A:

In a short-sale transaction, shares are borrowed from the lender by the short seller and sold in the market. The lender of these shares continues to maintain a long position, hoping the shares will go up in value.

If the lender wants to sell the stock, the implications for the short seller will depend on where the shares were borrowed from—generally either from the brokerage firm's inventory or from the margin account of one of the firm's clients. Margin accounts differ from cash accounts in that they allow the firm to use shares held in these accounts in various ways, including lending them for short sales. If the brokerage firm has taken the shares from its client's account, and that client wishes to sell the stock at some point while the short position is being held, the client is able to do so.

This sale by the client who was lending shares will usually have no effect on the short seller, as the firm will either borrow the shares from another firm or use other shares in its own inventory. For example, if Jack has 100 shares that are lent out to the short seller and Jack now wishes to sell the 100 shares, all he has to do is inform his brokerage firm. The firm will then look in its inventory, and if there are 100 shares, the firm will sell them on the market and put the proceeds into Jack's account. The brokerage firm will now be the one that is owed the shares by the short seller, Jill. However, what could hurt Jill is if the brokerage firm decides that it no longer wants to hold its position in the stock and it is unwilling to continue to lend the shares to her. The brokerage firm has the right to call any short seller to return the shares at any point in time. In this case, Jill the short seller will have to return the shares to the brokerage firm by purchasing them on the market, regardless of whether she ends up incurring a loss or a gain.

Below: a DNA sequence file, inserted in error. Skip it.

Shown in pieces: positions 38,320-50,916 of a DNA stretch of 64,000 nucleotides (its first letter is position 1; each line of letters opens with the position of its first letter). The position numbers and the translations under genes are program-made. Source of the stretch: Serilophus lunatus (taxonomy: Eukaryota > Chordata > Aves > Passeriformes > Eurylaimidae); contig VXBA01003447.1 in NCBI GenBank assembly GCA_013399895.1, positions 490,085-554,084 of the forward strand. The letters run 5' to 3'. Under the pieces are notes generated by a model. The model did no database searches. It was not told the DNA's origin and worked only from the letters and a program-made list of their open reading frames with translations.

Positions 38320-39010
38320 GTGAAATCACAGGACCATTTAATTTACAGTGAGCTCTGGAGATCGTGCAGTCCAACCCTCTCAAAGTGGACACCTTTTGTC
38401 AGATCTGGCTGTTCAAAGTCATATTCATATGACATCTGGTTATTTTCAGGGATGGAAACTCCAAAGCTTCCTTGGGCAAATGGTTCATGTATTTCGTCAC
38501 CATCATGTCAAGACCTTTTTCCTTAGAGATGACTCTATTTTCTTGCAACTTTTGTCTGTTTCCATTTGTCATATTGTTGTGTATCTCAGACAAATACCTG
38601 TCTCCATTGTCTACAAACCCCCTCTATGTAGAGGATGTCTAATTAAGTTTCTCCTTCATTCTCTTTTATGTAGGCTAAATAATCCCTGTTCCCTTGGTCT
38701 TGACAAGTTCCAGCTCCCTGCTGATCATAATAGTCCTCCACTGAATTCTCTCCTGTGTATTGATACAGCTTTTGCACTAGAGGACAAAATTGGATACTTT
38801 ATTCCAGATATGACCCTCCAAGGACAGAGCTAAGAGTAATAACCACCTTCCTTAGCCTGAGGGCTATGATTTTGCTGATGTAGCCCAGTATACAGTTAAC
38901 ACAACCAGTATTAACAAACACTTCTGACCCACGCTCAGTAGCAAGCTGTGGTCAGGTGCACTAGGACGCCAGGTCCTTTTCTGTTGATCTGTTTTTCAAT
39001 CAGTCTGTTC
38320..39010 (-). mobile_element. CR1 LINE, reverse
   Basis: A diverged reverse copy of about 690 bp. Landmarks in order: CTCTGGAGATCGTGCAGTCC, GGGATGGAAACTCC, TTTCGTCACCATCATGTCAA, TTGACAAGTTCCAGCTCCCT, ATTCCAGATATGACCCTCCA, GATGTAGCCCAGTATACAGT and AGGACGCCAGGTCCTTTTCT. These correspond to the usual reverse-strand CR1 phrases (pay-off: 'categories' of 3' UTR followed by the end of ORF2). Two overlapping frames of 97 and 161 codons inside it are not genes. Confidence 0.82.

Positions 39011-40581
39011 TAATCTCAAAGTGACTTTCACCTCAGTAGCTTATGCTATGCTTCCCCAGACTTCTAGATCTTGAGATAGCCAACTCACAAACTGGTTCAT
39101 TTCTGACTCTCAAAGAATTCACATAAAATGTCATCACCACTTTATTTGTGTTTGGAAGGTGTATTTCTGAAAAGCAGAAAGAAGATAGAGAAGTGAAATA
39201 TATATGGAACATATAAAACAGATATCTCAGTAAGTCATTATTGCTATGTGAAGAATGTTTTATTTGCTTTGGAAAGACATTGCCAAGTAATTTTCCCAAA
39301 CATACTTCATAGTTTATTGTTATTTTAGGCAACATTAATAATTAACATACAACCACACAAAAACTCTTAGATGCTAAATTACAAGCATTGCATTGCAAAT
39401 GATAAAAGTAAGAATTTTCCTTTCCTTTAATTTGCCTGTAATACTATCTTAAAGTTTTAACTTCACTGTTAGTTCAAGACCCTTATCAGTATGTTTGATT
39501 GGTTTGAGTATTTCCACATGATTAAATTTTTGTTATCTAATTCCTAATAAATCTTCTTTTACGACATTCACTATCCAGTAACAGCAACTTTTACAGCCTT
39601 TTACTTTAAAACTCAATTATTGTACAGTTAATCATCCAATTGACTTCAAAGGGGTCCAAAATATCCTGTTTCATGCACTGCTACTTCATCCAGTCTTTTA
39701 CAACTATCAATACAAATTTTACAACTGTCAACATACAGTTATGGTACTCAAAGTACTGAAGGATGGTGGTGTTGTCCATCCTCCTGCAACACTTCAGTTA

If you are the one whose shares are being lent out by your broker to a short seller, your part in the short sale transaction will have no effect on your ability to sell the shares. During the short sale, your shares are the ones currently being designated as lent out by the brokerage firm, but the broker essentially owes you shares. When you want to sell the shares, the broker is required to replace your shares so you may sell them on the market. In our current age of electronic-based shares and transactions, all of this is done without your knowledge and has little effect on the average client. (See also: Short Selling and Margin Trading.)

RELATED FAQS
  1. When short selling a stock, how long does a short seller have before covering?

    The lender of the shares in a short sale has the ability to request the shares be returned at any time, with minimal notice, ... Read Answer >>
  2. How is it possible to trade on a stock you don't own, as is done in short selling?

    Understand how the process of short selling allows a person to sell a stock without technically owning it. Read Answer >>
  3. Here's What Short Sellers Must Do to Short a Stock

    Learn what benefits a short seller is required to make up to the lender of shares, or long investor, when shorting a stock ... Read Answer >>